During the course of the campaign, the characters raided a not-yet-awakened Necron tomb, fought off H.R.U.D. pirates, avoided the Inquisition and planetary authorities, and became embroiled in a Necromunda gangwar that turned out to be a front for a plot by a Genestealer cult.

We did have ship-to-ship combat, the system was a simple adaption of the MSH vehicle rules, but I had a chart for critical hits that determined which subsystem on the ship was affected or damaged and the necessary repairs. I used the gadgeteering rules to cover "jimmy-rigging the ship, such as diverting all power to one system or on-the spot repairs to get out of sticky situations.
 

Brock Savage

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@TristramEvans I would like to hear more about the nuts and bolts of the game. FASERIP is a system I have always admired but never got to play. I played a 40k game every week for 2 years and never liked the whiffy % system it uses.
 

TristramEvans

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@TristramEvans I would like to hear more about the nuts and bolts of the game. FASERIP is a system I have always admired but never got to play. I played a 40k game every week for 2 years and never liked the whiffy % system it uses.

Well,, "Phaserip" as I call it, is basically my streamlined adaption of the rules divorced of the Marvel IP and the superhero genre (well, not totally divorced, it's still geared towards playing superheroes, but also tweaked to cover other genres - for 20 years now I've been using it for a long-running pulp horror game.

There are 7 Attributes that form the acronym that fans usually use for the system - FASERIP (Fighting, Agility, Strength, Endurance, Reason, Intuition, and Psyche). I'll often play around with these depending on the type of game I'm running, so for the 40K game I went with

Weapon Skill, Ballastic Skill, Agility, Strength, Toughness, Initiative, and WillPower

Just as for the game based on the D&D cartoon I've done, the attributes were

Thaco, Strength, Dexterity, Constitution, Intelligence, Wisdom, and Charisma.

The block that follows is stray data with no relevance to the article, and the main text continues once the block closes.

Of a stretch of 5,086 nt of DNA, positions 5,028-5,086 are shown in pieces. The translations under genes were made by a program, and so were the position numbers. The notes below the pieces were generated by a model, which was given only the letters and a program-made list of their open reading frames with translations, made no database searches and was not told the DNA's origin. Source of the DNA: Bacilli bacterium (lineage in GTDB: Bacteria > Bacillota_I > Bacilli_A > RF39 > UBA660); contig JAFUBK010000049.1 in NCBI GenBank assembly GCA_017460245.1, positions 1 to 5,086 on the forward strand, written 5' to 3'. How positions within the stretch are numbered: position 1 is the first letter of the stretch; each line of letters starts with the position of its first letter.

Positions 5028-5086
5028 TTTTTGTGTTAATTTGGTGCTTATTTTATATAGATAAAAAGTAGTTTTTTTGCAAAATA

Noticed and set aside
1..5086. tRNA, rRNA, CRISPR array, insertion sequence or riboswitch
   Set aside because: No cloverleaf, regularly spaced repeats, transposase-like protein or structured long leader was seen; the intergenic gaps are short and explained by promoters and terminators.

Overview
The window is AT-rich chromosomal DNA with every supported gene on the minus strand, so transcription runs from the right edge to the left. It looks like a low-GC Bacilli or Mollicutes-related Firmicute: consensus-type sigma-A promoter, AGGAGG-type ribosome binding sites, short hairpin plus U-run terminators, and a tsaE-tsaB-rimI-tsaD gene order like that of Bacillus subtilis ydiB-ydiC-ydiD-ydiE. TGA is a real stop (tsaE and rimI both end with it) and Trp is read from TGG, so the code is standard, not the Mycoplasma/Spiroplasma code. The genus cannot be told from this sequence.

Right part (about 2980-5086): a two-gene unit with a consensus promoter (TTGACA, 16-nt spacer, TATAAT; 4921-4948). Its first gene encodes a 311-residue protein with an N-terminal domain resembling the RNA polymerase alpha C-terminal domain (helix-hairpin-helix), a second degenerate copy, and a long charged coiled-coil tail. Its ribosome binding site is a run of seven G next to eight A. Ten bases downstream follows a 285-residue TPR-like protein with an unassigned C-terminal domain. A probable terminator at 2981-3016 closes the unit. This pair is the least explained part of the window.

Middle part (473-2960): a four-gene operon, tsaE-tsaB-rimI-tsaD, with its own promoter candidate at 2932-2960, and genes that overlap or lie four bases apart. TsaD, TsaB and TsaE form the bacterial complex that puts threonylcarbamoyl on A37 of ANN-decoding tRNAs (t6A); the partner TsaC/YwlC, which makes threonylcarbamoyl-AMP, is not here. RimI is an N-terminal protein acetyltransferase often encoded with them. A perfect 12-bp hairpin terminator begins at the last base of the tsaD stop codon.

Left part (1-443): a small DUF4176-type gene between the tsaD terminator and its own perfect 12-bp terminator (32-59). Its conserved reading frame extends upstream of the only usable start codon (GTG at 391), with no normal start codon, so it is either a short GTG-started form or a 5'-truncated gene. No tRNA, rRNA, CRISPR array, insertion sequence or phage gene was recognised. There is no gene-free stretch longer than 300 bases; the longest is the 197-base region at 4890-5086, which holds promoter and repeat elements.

Each Attribute is ranked by a descriptor or "Echelon", that follows a scale of 1 to 10: Feeble, Puny, Typical, Good, Excellent, Uncanny, Fantastic, Amazing, Incredible, or Unearthly. This is used to describe the quality of any element in the world - so a Feeble flame is a lit match, while an Unearthly flame is the heart of a Volcano, likewise paper would be feeble Material Strength whereas Unearthly Material Strength would be reinforced Titanium.

Resolution is a D100 roll, with the result compared to The Arg! (Action Resolution Graph!), giving one of 5 possible Colour Phase Results

ARG! & MaCE.png


So a character with Strength of Excellent who wants to try and break down a door, would roll dice, and the GM compares the result to the "Excellent" column of the ARG!, with the colour result indicating the degree of success - Green is a regular success, Blue a major success, and Red a Critical success, just as White is a failure, and Purple a fumble.

When an action is contested, the characters rating in the relevant attribute is compared to the "Intensity" of the task - the Echelon rating of the task's inherent difficulty, the opposing character, or the object the character is trying to exert force against. This determines the Colour phase result needed for success - if the Intensity is lower than the character's attribute, they just need a Green Phase Result to succeed. If it's equal, they need a Blue Phase result. If it's larger, a Red Phase result

So say the door in the previous example is a sturdy oak piece with a material strength of Excellent - the character would need a Blue Phase Result to knock it down, or 70 or above on the Excellent column.

Combat throws in one extra wrinkle with Combat effects, as shown in the MaCE below the ARG! (Matrix of Combat Effects). So if a combatant throws a punch and scores a Red Phase Result, that's a "Stun", and the opponent must make an Endurance Roll and compare the Phase Result to the Stun? column, with failure meaning they are knocked out. If the attacker was using an edged weapon (MELEE) or a gun (SHOOT), a Red Phase Result could end up in an automatic Kill.

Combat Effects aside, damage inflicted in Combat is based on either the character's Strength Echelon Rating, or the Damage Rating of the weapon they are using. So, a person with Excellent Strength inflicts 15 points of Damage. A character can absorb an amount of Damage equal to their Stamina, a pool of points that is the sum of their Physical Attributes' Echelon Ratings (Fighting + Strength + Agility + Endurance).

So a character who is Typical in all stats (5 + 5 + 5 +5) has 20 points of Stamina. Once Stamina is reduced to zero, a character takes wounds, in the form of Attribute Loss (their Endurance goes from Typical to Puny, etc).